With Norm Chow coming in, that offense is gone. We're talking about more of a pro-style offense that's going to feature a lot of the running game. We're still going to talk about the quarterback with Sean Schroeder the new starter, but you're not going to see him throw it 45, 50 times a game. It's not going to be normal to see 500 yards, 400 yards, 300-yard passing games. The offense is going to have a different feel. You won't feel like at times you're watching a video game.
Full interview with Pacheco:
Freedman: Duke transfer Sean Schroeder has never taken a college snap, but has been named the starter over David Graves, who played down the stretch after Moniz’s injury. Schroeder is the better fit for the pro-style offense Chow is implementing, but what did he show in training camp to earn him the starting nod, and what should be expected from him as the signal-caller?
Reardon: Schroeder's biggest asset is his brain. He quickly picked up the system, and even though he didn't have spring ball at Hawaii, Schroeder quickly emerged as the best UH quarterback for this offense. He's also got really good size, throws accurate passes, and we're told he has a very good huddle presence. The biggest question mark is his lack of college game experience. We need to see how he reacts after getting knocked around a bit.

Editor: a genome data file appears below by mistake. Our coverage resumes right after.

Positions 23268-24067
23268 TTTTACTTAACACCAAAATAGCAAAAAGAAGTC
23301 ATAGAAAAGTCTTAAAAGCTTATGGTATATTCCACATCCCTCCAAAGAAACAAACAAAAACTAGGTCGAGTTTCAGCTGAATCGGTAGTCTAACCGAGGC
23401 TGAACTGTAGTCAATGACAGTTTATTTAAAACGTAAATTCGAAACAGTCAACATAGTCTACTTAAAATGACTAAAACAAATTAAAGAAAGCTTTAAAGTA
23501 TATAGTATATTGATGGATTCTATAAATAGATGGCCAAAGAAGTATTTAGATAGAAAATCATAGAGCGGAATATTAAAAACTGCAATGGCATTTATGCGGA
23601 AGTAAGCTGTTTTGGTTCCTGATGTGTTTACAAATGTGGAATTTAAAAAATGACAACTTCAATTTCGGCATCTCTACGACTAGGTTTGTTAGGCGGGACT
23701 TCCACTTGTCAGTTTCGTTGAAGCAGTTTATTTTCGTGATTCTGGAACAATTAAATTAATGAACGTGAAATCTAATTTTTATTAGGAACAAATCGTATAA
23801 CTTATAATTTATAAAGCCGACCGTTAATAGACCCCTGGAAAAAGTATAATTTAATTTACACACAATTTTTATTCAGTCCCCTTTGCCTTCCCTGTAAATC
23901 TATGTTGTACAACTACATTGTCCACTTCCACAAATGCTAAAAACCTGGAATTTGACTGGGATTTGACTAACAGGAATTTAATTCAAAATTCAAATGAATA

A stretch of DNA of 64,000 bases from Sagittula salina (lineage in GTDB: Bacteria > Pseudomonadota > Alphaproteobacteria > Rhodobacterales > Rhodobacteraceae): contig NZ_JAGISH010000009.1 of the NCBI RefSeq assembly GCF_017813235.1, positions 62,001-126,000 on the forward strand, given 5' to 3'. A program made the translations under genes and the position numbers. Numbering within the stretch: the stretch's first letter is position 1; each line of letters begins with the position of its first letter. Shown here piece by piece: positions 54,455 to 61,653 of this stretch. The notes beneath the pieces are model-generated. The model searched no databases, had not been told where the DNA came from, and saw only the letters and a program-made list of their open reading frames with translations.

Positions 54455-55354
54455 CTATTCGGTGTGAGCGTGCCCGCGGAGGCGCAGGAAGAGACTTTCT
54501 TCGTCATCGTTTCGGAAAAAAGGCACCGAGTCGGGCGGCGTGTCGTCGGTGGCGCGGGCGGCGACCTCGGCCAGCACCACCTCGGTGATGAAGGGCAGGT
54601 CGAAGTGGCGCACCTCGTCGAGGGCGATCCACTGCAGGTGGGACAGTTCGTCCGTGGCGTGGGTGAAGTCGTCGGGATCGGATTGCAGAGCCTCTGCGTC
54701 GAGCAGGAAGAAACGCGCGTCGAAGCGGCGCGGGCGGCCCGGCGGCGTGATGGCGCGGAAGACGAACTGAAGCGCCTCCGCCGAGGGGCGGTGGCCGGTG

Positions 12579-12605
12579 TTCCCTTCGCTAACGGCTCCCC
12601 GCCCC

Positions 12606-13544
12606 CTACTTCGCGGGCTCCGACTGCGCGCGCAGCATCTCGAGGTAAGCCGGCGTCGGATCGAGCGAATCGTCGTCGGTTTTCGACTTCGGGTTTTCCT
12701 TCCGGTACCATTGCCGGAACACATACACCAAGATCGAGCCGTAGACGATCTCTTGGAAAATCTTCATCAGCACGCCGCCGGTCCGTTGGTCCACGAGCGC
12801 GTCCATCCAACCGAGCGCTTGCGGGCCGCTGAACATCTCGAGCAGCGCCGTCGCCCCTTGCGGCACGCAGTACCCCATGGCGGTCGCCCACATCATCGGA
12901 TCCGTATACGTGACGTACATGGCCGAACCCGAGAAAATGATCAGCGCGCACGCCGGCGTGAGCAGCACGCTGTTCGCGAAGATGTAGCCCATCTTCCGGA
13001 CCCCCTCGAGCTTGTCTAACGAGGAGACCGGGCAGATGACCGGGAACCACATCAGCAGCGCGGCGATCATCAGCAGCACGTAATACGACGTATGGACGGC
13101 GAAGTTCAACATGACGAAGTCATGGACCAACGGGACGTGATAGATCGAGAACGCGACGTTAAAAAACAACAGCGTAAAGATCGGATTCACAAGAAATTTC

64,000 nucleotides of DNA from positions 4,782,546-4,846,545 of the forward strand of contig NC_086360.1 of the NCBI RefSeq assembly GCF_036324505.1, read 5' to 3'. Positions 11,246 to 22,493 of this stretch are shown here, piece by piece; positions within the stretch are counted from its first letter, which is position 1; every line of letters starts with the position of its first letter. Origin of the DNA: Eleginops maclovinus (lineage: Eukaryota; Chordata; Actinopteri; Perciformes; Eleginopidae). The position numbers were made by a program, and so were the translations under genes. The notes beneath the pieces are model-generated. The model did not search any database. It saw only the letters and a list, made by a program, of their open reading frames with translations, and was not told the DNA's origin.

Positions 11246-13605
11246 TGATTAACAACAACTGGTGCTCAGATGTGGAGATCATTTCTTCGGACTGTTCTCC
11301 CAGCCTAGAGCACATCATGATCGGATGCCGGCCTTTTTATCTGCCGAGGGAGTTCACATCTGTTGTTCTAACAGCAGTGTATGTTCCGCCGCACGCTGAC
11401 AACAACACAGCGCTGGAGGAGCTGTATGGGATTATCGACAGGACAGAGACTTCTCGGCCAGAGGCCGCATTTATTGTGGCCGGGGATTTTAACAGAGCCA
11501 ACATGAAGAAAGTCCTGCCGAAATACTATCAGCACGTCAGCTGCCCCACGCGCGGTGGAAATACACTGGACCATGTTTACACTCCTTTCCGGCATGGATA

Freedman: The Trojans’ defensive line is the team’s weakest and most inexperienced unit. For Hawaii, leading rusher Joey Iosefa returns, but he still only rushed for 548 yards last season in a running game that averaged around 95 yards per game, 113th in the FBS. How will the running game be incorporated with this new offense, and to what level will it be improved on Saturday compared to 2011?